Anchor lead: Helping childhood wounds heal may need physician help, Elizabeth Tracey reports
If childhood trauma renders adults more susceptible to a variety of diseases, as reported in many studies discussed by Donna Jackson-Nakazawa at a recent symposium at Johns Hopkins, what can physicians and the health care system do to help?
Jackson-Nakazawa: Simply being asked about childhood trauma by a trusted physician or health care provider helps individuals to feel that this relationship is true, that their past has played a role in the feeling that they’re swimming against this impossible tide of unwellness, they are then able to face this truth, accept it, and begin to take their own healing journey. :30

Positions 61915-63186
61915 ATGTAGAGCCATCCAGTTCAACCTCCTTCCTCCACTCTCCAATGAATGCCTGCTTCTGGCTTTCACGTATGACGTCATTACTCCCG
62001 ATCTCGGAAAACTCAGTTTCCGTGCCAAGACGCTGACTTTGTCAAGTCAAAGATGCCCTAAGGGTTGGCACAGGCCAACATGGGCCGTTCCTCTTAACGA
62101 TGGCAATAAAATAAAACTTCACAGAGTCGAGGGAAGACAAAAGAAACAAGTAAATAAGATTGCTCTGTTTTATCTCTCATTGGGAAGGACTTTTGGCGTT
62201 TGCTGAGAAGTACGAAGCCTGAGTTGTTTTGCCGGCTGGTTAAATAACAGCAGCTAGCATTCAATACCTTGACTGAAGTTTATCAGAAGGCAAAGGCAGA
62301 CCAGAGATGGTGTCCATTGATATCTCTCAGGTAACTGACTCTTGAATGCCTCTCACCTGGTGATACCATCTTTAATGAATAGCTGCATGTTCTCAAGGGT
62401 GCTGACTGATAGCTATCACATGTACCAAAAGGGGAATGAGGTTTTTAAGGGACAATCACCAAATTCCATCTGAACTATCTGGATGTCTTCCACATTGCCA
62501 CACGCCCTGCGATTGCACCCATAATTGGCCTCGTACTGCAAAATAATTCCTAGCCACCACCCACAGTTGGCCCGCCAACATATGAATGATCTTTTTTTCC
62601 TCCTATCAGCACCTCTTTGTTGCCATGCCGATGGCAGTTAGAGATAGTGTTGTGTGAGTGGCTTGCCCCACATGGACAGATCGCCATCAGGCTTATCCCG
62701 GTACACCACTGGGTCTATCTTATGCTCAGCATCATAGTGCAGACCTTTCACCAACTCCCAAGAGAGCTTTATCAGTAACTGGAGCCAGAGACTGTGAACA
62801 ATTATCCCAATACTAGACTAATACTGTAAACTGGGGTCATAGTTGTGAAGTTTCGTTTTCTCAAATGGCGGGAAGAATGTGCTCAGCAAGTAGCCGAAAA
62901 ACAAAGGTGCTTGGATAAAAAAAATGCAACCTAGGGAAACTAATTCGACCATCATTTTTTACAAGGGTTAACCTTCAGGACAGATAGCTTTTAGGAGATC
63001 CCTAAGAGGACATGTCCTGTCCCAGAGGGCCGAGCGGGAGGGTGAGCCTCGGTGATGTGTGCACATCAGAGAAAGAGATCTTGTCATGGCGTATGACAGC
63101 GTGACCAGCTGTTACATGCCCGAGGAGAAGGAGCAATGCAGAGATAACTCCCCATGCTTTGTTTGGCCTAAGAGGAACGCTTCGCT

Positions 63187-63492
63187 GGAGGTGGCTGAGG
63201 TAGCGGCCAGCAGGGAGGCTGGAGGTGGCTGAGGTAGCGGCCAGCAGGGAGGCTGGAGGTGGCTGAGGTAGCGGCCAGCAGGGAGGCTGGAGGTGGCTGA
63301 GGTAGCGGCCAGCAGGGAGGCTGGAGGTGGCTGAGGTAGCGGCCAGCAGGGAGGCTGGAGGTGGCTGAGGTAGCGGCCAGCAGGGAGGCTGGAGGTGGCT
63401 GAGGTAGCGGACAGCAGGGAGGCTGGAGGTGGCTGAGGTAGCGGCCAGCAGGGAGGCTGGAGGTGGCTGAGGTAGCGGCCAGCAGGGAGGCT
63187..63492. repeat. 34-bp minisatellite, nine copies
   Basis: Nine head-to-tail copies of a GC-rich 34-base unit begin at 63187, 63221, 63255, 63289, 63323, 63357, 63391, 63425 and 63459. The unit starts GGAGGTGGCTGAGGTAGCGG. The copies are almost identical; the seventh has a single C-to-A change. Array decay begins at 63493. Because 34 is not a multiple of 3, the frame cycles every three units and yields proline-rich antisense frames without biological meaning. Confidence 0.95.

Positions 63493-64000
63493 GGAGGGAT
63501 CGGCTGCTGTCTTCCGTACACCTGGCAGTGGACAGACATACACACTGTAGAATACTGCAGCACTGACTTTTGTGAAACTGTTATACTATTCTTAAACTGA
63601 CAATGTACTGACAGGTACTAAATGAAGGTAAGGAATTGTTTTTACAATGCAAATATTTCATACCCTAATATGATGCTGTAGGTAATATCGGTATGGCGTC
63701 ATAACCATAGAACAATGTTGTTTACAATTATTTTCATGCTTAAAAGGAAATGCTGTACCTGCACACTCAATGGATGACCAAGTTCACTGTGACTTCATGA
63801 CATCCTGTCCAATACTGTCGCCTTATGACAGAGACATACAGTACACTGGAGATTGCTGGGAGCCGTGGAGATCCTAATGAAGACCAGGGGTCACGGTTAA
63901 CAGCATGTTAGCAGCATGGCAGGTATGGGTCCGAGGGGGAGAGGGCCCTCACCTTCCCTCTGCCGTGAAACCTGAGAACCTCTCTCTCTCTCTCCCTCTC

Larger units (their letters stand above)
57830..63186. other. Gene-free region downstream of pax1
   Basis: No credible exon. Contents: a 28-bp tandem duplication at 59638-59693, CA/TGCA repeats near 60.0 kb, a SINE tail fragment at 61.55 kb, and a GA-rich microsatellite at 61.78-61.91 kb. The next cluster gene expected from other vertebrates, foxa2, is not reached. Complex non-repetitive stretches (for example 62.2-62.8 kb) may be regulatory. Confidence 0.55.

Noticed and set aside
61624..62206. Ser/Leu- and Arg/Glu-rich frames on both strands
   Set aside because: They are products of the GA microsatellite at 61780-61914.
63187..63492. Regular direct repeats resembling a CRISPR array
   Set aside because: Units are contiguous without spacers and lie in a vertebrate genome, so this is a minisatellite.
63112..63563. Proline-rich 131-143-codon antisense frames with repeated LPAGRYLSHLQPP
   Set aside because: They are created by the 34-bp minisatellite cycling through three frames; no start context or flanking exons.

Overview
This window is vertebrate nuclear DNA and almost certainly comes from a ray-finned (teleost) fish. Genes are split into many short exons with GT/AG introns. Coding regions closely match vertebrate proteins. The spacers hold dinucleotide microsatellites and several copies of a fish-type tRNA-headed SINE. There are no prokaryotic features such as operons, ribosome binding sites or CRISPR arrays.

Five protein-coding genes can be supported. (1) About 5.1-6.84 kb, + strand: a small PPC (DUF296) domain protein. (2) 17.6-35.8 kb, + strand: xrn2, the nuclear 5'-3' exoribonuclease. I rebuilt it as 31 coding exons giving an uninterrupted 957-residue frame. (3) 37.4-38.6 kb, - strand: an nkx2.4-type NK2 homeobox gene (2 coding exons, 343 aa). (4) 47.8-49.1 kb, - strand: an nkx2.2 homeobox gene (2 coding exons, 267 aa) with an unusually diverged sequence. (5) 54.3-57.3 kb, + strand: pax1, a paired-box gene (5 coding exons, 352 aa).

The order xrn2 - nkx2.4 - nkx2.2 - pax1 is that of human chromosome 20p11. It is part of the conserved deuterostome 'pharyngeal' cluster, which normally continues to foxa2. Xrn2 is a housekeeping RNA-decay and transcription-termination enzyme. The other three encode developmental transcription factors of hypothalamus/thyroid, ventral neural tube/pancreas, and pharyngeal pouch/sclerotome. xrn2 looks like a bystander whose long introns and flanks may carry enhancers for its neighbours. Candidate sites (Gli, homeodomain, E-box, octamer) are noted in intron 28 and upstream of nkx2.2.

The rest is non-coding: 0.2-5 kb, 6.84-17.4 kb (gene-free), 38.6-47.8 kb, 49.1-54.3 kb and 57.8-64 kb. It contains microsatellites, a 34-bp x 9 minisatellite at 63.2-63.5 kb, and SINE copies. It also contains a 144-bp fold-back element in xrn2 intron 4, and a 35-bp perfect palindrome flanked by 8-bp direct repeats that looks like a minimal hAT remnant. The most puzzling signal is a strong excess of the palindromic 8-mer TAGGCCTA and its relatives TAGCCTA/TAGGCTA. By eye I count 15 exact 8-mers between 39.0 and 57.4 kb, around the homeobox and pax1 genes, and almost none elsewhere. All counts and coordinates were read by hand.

Jackson-Nakazawa says her research has shown that there’s not a single path to overcoming the negative impact of childhood trauma, so those who’ve suffered such trauma should choose interventions that seem likely to work for them, beginning with a trusted health care provider. At Johns Hopkins, I’m Elizabeth Tracey.
August 12, 2016 - Getting Docs Involved,